30. ^ a b "Backroom Brawl" (Episode 2.23)
  31. ^ A previous version of History.com's cast page for the series stated that Rick closed most of the deals on the show. That statement is no longer on that page as of March 2, 2010, and the interstitial trivia quiz seen at the end of the last commercial break of the episode "Off the Wagon" states that Corey makes the most purchases. Corey's purchase rate has not been explicitly indicated, but the interstitial that precedes the last Act of "Flight of the Chum" states that Rick purchases approximately 50 items a week.
  32. ^ His father quizzes him on this in "Rick's Big Bet".
  33. ^ a b Examples include Rick's reaction to the purchase of a stolen item in "John Hancock's Hancock", and his perception of Corey's laziness in motivating staff people like Chumlee to keep the back storage area organized in "Backroom Brawl".
  34. ^ Examples include Corey and the Old Man's bet in "Confederate Conundrum" that Corey could not sell a restored Rolex GMT watch for more than $4,800.
  35. ^ a b Examples include his purchase of a boat in "Sink or Sell", despite his father's policy against buying boats, and his $38,000 purchase of a hot air balloon in "Hot Air Buffoon", despite his father's rule requiring him to consult him first when paying more than $10,000 for an item.
  36. ^ "'I can run now': Pawn Star Corey Harrison's staggering 115lb weight loss". Mail Online. July 12, 2011.
  37. ^ a b Meet the Pawn Stars: Austin "Chumlee" Russell, History.com, accessed February 9, 2011.
  38. ^ a b "Boom or Bust" (Episode 1.1)
  39. ^ "Plane Crazy" (Episode 1.12)
  40. ^ "Moon Walking" (Episode 3.12); July 12, 2010
  41. ^ Harrison, Rick. 204 License to Pawn. Google Books. accessed July 23, 2011.
  42. ^ a b Profile for Austin "Chumlee" Russel at Gold and Silver Pawn Shop; Accessed August 25, 2010
  43. ^ a b "Ready, Set, Pawn" (Episode 3.18); September 13, 2010
  44. ^ a b Other examples include the Old Man's remarks in "Plane Crazy" that Chumlee probably can't spell the word "art", and can barely tie his own shoes.
  45. ^ Chumlee later displays the ability to repair a gas-powered toy car in "Never Surrender" (Episode 3.25), and expert knowledge in discerning a fake pair of Air Jordan V sneakers in the following episode, "Honest Abe" (Episode 3.26). In that same episode, Corey references Chumlee's knowledge of pinball machines and video games as well.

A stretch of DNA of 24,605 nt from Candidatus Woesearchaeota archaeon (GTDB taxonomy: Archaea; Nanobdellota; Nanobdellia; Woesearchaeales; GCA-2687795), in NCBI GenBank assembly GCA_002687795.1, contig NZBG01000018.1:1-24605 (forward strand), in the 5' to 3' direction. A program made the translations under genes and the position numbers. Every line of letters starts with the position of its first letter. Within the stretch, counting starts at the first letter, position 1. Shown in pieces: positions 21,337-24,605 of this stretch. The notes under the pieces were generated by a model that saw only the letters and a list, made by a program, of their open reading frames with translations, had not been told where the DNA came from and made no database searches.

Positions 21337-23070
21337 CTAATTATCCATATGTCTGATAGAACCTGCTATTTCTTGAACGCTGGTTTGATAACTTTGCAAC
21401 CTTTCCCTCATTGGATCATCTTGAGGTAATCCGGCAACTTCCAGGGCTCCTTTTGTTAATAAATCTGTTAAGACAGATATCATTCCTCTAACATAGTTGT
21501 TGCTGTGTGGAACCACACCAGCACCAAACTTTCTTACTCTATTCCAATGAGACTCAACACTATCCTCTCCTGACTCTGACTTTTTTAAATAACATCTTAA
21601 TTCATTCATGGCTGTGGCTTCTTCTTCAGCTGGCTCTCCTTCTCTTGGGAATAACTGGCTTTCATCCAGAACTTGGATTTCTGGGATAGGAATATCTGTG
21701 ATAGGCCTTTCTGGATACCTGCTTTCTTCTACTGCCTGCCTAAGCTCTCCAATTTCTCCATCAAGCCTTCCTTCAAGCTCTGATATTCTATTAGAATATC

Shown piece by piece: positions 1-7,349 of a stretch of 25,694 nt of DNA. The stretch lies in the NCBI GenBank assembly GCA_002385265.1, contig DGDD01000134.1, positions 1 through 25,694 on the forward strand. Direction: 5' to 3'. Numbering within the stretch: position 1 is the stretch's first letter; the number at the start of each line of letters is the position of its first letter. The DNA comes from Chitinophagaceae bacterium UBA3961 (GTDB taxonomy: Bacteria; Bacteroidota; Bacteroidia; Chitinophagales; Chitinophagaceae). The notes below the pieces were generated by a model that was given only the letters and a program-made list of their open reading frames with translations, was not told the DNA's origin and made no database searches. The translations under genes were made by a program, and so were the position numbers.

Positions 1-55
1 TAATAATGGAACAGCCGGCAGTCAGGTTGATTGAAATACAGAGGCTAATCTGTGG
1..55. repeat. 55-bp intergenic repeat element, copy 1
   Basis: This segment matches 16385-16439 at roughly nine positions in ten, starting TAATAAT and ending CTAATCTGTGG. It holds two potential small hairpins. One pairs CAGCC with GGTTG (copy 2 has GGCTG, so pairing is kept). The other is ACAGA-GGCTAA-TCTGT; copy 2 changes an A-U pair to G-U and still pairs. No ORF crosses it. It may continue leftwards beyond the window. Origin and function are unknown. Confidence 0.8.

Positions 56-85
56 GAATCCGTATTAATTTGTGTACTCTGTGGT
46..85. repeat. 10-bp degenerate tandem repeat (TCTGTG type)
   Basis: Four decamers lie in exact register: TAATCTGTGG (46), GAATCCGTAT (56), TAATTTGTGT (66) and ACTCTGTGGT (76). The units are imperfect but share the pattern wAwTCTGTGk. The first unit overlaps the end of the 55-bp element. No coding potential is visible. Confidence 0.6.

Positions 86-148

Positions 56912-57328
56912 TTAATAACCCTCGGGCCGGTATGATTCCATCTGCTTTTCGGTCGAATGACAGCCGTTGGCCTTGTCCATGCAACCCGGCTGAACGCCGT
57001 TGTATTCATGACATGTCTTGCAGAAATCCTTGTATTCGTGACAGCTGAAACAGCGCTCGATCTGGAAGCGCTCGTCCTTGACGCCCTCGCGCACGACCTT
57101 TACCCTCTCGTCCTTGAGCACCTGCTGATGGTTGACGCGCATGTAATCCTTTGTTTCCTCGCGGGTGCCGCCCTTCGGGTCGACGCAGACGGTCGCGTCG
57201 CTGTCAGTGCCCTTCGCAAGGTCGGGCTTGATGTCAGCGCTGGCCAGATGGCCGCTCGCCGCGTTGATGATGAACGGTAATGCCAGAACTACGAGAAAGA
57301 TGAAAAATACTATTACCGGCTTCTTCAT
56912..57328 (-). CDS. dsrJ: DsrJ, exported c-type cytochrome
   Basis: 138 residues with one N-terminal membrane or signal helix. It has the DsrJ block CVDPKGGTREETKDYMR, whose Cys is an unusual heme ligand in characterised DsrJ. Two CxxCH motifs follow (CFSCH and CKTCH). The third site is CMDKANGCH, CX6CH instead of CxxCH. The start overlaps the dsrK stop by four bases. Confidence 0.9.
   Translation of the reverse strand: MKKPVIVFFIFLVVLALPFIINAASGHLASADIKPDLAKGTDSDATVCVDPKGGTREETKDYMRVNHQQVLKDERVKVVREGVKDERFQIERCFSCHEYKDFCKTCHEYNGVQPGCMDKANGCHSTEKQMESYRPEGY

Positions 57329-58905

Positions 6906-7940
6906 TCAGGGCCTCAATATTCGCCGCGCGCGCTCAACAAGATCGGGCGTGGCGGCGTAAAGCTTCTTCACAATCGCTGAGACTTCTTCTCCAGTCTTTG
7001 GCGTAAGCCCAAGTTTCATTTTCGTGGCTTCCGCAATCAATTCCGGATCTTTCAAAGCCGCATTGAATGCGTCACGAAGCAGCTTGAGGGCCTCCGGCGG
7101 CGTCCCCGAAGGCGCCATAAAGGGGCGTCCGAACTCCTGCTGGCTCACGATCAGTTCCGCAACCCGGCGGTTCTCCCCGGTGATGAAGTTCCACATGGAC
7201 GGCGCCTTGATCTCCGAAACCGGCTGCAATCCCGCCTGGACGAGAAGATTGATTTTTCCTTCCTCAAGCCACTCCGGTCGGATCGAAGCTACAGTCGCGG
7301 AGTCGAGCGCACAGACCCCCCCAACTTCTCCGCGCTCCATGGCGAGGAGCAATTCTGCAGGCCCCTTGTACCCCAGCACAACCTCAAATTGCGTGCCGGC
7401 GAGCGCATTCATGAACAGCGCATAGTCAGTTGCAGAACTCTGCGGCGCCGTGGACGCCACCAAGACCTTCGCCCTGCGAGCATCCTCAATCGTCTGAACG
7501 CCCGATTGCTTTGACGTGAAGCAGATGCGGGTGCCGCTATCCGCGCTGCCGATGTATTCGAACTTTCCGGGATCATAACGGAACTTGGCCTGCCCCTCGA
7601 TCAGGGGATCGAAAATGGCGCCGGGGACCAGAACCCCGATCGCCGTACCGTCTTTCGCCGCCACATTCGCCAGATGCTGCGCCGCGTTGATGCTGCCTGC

46. ^ Harrison, License to Pawn, 216.
  47. ^ "License to Pawn" (Episode 2.32), History, May 2, 2010
  48. ^ "Peeping Pawn" (Episode 3.13)
  49. ^ "Chumdog Millionaire" (Episode 3.22); "Case Closed" (Episode 4.6); "Take a Seat" (Episode 4.21)
  50. ^ a b c "Teacher's Pet". Pawn Stars. History. September 19, 2011. No. 50, season 4.
  51. ^ a b "Pawn Stars: Security Detail", History Channel's official YouTube channel, Dec 18, 2009, accessed June 14, 2011.
  52. ^ "Security". Pawn Stars. History. September 26, 2011. No. 52, season 4.
  53. ^ a b "Meet the Experts" History.com; Accessed January 24, 2010
  54. ^ "Rope a Dope" (Episode 1.9); "John Hancock's Hancock" (Episode 1.11); "Steaks at Stake" (Episode 2.6); "Ace in the Hole" (Episode 3.14); "Monkey Business" (Episode 3.27)
  55. ^ Meet the Experts: Mark Allen, History.com, Accessed November 1, 2010.
  56. ^ Wild West Arts Club's official site
  57. ^ Western Stage Props' official site
  58. ^ "Damn Yankees" (Episode 1.6); "A Shot and a Shave" (Episode 2.4)
  59. ^ Expert Handwriting Analysis' official site
  60. ^ "Hot Air Buffoon" (Episode 2.5); "Chumdog Millionaire" (Episode 3.22); "Strike a Chord" (Episode 4.10); "Honor They Father" (Episode 4.34)"; Face the Music" (Episode 4.38)
  61. ^ Cowtown Guitars
  62. ^ Rick Harrison traveled to Utah to investigate items for sale at Ashman's market in "Sharpe Shooters" (Episode 4.30) and "Weird Science" (Episode 4.43), but Ashman later appeared as an expert at the Gold & Silver in "Rick or Treat" (Episode 4.54)
  63. ^ Joe Ishmon. White Pages. Retrieved October 24, 2011.
  64. ^ "Pipe Dreams" (Episode 4.47}; "Poker Night" (Episode 4.53)
  65. ^ "Sports Memorabilia Authentication Station Taking Place Saturday, February 16th at Ultimate Sports Cards & Memorabilia". Globe Newswire. February 11, 2008
  66. ^ Meet the Experts: Rick Dale, History.com, Accessed November 1, 2010.
  67. ^ "Time Machines" (Episode 1.8); "Rick's Big Bet" (Episode 1.10); "A Shot and a Shave" (Episode 2.4); "Wheels" (Episode 2.12); "Off the Wagon" (Episode 2.21); "Bumpy Ride" (Episode 2.26); "Hell Week" (Episode 2.29); "The British Are Coming" (Episode 2.31); "Trail Breaker" (Episode 3.1); "Deals from Hell" (Episode 3.6); "The Pick, The Pawn and the Polish" (Episode 4.35); "Making Cents" (Episode 4.36)